Recently, I talked about what to do at the onset of a crisis, but what happens if you can’t immediately get a handle on the crisis? What is your crisis management strategy for living through the day-to-day of a crisis that seems to go on forever? The initial response with employees and customers requires getting to the ground truth quickly and relaying as many of the facts as you can, while taking action.
Some of these same elements continue to be relevant in dealing with the fallout of a long term crisis. But what’s crucial for an effective crisis management strategy is being perceived as a company that is moving forward and not one hoping that maybe after enough time passes, everyone will forgive or at least FORGET. When facing damage from a crisis that just will not die, you need a plan for resolution and rebuilding.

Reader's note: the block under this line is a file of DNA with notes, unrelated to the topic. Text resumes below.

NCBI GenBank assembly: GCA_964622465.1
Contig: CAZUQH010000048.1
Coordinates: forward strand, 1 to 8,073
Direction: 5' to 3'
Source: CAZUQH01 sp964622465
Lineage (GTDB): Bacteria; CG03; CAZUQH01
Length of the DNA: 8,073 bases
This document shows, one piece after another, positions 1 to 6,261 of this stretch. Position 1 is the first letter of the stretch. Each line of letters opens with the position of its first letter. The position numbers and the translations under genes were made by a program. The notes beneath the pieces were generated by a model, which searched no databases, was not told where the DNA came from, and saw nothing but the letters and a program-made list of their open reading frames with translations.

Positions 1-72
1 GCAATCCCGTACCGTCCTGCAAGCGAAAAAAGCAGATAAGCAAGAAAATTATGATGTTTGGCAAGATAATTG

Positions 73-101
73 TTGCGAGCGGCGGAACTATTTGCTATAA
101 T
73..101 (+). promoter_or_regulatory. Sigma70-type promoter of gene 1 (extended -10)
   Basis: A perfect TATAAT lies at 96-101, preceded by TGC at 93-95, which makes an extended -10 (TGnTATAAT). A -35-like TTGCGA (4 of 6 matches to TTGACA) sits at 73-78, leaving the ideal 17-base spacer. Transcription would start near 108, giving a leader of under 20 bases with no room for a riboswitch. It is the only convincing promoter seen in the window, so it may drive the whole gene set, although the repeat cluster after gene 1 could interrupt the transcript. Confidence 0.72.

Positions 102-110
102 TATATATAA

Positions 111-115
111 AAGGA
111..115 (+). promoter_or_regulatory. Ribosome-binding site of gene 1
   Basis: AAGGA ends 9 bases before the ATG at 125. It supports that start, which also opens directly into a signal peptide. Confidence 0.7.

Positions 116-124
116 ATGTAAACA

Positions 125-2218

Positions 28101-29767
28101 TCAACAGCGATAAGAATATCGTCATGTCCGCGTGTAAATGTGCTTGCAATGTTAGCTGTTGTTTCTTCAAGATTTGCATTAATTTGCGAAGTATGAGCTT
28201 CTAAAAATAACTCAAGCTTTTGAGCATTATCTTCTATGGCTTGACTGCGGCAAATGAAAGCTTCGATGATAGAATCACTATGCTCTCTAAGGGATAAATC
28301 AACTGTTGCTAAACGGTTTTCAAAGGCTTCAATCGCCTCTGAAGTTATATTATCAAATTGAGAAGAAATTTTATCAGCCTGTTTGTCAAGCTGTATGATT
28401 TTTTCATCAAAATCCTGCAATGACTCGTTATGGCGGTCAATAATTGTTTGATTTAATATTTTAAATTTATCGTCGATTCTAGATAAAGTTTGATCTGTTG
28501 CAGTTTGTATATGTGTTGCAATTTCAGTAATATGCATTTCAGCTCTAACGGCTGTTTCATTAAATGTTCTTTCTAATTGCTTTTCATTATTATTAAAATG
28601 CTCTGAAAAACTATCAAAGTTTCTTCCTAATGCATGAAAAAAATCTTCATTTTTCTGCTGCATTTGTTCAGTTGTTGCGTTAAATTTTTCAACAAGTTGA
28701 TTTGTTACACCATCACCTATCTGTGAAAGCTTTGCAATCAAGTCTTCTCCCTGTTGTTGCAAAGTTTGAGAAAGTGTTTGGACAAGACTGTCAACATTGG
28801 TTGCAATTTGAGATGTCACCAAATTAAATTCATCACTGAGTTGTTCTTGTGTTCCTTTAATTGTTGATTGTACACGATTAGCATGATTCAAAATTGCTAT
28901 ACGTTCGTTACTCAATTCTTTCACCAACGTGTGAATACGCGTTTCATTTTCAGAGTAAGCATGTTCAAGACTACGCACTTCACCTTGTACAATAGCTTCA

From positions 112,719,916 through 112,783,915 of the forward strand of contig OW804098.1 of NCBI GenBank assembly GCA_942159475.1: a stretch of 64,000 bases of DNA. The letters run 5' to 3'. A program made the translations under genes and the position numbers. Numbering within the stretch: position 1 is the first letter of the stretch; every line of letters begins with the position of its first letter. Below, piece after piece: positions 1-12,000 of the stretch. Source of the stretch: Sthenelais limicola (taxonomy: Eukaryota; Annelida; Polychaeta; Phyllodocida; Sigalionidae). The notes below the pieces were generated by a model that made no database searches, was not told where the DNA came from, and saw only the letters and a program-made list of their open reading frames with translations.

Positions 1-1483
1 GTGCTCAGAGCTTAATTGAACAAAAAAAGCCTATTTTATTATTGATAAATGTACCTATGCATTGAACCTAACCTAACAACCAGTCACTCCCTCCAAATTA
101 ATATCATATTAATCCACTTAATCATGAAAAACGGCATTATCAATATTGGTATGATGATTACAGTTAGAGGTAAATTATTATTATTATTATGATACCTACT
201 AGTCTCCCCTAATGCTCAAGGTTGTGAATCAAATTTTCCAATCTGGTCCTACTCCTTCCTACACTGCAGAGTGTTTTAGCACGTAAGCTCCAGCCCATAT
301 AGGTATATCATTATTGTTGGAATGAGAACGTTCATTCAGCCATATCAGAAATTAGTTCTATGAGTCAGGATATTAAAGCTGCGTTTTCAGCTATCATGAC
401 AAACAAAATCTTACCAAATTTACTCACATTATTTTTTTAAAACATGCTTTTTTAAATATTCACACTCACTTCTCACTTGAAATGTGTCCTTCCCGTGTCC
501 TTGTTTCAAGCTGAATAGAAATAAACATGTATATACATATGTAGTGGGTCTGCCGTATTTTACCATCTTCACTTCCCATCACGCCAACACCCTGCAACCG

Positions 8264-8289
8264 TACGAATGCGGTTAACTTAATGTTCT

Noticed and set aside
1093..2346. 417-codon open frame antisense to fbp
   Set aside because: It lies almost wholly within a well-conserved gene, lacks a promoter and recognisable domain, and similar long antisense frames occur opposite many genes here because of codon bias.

Putting Out the Fire vs. Leading Through the Fire
One of the most challenging tests of a great leader is how they deal with a crisis. To pass this test, it takes two skills: knowing how to put out fires and knowing how to lead through fire.
Every executive has to deal with surprises and being in business likely means you’ll have to put out some fires eventually. Especially as your company expands, those fires will seem bigger, or at least the potential for fires gets bigger. When it comes to putting out the fire of a PR crisis, the name of the game is regaining control.
For example, you may remember that back in 2016, after the shooting in San Bernardino, the FBI demanded that Apple build a “backdoor” giving the authorities the ability to circumvent Apple’s data encryption and unlock any iPhone. In response, Apple’s CEO, Tim Cook, effectively took control of the story writing this letter: ”A Message to Our Customers.” Tim Cook knows how to put out fires.